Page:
Help for Compliance Job-Seekers

We interrupt our usual stream of commentary about corporate compliance to pass along a job-seeking tip: a website that parses your resume and then recommends keywords to use and other improvements to make, so you can get past those pesky recruitment software filters and talk to an actual human.

The site is (that’s right, “co” at the end rather than “com”) and it came recommended to me from a compliance officer who used it during a recent job search. Might be worth a try if you’re looking for a job yourself and are frustrated with all the automated software that indexes your LinkedIn profile, finds it insufficient for some reason, and then keeps you from your dream.

You need to sign up for the service. Then you can upload your resume and a job description that caught your eye. Jobscan’s software then compares the language in your resume to that job description, and returns a report that shows how closely your resume matches all the keywords, job skills, and other requirements the job description has. 

In a perfect world you should match at 80 percent or higher for that company’s recruitment software to put your resume in front of a human being. Jobscan’s report also includes a breakdown of exactly where your resume does or doesn’t align with the job description, so you can revise your LinkedIn profile as necessary.

Is there a cost to you? Of course. Jobscan apparently offers one free plan that gives you five scans per month. Other plans offer unlimited scans and extra “optimization services” and editing tools at $50 per month or $90 for three months. It looks like the website also runs a blog of job-hunting tips and other services too.

In full disclosure, I only know about this site because a compliance professional mentioned it to me. Competitor websites may exist, and might even be better, but I don’t know who those competitors are. Nor do I know where Jobscan got its seed funding, or anything about its ultimate ownership, data protection, or the like.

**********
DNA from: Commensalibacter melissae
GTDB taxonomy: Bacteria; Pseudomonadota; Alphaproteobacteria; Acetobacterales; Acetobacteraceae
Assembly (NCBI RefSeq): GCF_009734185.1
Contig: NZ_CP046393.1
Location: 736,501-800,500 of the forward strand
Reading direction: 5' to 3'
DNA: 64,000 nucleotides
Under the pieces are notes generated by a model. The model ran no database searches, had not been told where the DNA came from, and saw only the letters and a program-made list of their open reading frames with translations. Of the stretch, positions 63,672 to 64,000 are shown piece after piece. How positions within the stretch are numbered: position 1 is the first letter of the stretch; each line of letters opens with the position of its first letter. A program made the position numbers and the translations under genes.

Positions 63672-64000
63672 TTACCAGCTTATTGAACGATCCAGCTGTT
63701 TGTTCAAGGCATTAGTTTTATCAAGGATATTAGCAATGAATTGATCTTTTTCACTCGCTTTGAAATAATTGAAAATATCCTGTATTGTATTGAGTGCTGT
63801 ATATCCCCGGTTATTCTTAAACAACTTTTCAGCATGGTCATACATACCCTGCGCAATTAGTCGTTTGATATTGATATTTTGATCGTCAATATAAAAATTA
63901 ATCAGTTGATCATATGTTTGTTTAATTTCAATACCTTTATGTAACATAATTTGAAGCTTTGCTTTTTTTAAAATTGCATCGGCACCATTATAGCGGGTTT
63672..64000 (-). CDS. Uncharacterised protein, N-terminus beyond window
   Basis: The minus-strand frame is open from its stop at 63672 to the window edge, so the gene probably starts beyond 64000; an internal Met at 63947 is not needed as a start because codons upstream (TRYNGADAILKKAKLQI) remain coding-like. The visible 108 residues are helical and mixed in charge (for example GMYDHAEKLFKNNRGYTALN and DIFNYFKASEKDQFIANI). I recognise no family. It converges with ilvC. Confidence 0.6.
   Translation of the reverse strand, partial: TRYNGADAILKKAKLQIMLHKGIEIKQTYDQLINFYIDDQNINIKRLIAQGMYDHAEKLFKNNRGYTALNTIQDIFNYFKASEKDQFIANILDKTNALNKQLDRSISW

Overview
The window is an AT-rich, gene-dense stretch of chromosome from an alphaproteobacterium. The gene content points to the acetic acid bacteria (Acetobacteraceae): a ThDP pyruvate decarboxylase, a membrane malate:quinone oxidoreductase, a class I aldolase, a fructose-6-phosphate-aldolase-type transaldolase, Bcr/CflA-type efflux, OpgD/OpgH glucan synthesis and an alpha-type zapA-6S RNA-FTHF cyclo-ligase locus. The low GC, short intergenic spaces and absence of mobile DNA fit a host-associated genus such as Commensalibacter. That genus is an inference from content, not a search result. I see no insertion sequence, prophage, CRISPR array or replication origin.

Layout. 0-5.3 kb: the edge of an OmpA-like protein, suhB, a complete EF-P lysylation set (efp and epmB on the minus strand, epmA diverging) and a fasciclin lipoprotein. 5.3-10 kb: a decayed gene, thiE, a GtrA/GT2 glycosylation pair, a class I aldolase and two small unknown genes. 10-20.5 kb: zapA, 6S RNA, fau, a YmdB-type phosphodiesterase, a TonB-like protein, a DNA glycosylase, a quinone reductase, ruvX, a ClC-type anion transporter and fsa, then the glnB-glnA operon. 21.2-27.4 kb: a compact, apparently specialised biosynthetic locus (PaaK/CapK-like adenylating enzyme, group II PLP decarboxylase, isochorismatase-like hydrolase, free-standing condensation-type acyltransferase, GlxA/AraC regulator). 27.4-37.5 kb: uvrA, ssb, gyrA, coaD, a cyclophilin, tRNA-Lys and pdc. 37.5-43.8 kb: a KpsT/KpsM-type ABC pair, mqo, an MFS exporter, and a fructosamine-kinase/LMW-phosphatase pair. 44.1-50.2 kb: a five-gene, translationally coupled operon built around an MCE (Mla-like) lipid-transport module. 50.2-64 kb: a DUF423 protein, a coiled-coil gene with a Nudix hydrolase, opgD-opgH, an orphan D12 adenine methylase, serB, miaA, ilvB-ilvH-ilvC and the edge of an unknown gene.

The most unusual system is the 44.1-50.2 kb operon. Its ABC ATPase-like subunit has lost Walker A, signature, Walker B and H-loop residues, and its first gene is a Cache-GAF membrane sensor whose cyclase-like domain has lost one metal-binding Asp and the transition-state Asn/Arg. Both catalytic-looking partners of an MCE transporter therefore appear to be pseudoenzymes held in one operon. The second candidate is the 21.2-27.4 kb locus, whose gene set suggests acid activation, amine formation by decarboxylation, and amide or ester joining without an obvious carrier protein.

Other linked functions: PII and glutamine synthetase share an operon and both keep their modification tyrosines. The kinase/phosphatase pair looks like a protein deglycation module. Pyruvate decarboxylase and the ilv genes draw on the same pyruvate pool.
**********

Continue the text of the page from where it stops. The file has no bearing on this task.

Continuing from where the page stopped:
Regardless, the idea of this service is fantastic, because for too long job-seekers have been at the mercy of recruitment software that reduces you and your experience to a collection of keywords. Many a compliance officer has lamented to me that they see a job they know would be a perfect fit, because they can see the substance of what the job requires and they know they can convey that understanding in person — but mysterious software algorithms block them from ever getting that far.

What compliance officers have wanted is software they can use to fight back against the recruitment software, algorithm to algorithm. Now you have it.

Putting It to the Test

To test the site, I uploaded my own LinkedIn profile and compared it to a senior editor job at Harvard Business Review. For the record, that is not a job I actually want — and I scored only a 24 percent match, so apparently I wouldn’t get it anyway. 

For example, my profile does not mention “content,” “automation,” or “AI,” which the job description mentioned multiple times, so that’s bad. It did mention “editing” and “editorial,” which is good. 

I also missed all the soft skill keywords, such as “business leader,” “collaborative,” “curious” and “passion.” Which sounds like a horrifically tedious job interview conversation to me, but what do I know? 

The Jobscan report shows you how many times your resume mentions various keywords versus how often the job description does. The more matches, the higher your score. See Figure 1, below.

Source: Jobscan


I scored even lower (23 percent) for a senior editor of custom content at MIT, which is really something because that’s what I do for a wide range of clients. It’s quite a glimpse into the jargon-jammed world we now navigate in our careers, because the description says (among many other words) this: 

[MIT]’s matrixed structure requires significant collaboration with internal and external stakeholders, sales and marketing teams, producers, designers, and vendors…

Yet when I talk on the phone with prospective clients, the conversation is always something like this: 

“Can you work with a lot of teams and communication? You know how corporate this stuff can be.” 

“Eh, that’s life in corporate. I haven’t met the project management system yet that can’t be conquered. Besides, once we have a good idea, a quick phone call answers most questions. See you at the next trade show?” 

To me, developing informal, person-to-person backchannels like that seems like the more effective way to advance your career, and more fun. But hey, who am I to judge? If software shows us how we can re-engineer our resumes to stand a better chance of getting a job — well, I’ve done crazier things for money. 

Just for kicks, I also compared my resume to a job description for a chief ethics & compliance officer job at Convercent, and scored higher for that than for the two editor jobs: 31 percent. (I’m not applying for that one either, although the job apparently is still open. Must love Colorado.) Convercent’s job description mentioned “compliance” seven times, while my profile cited it a whopping 23. 

Yep, I love this field that much.

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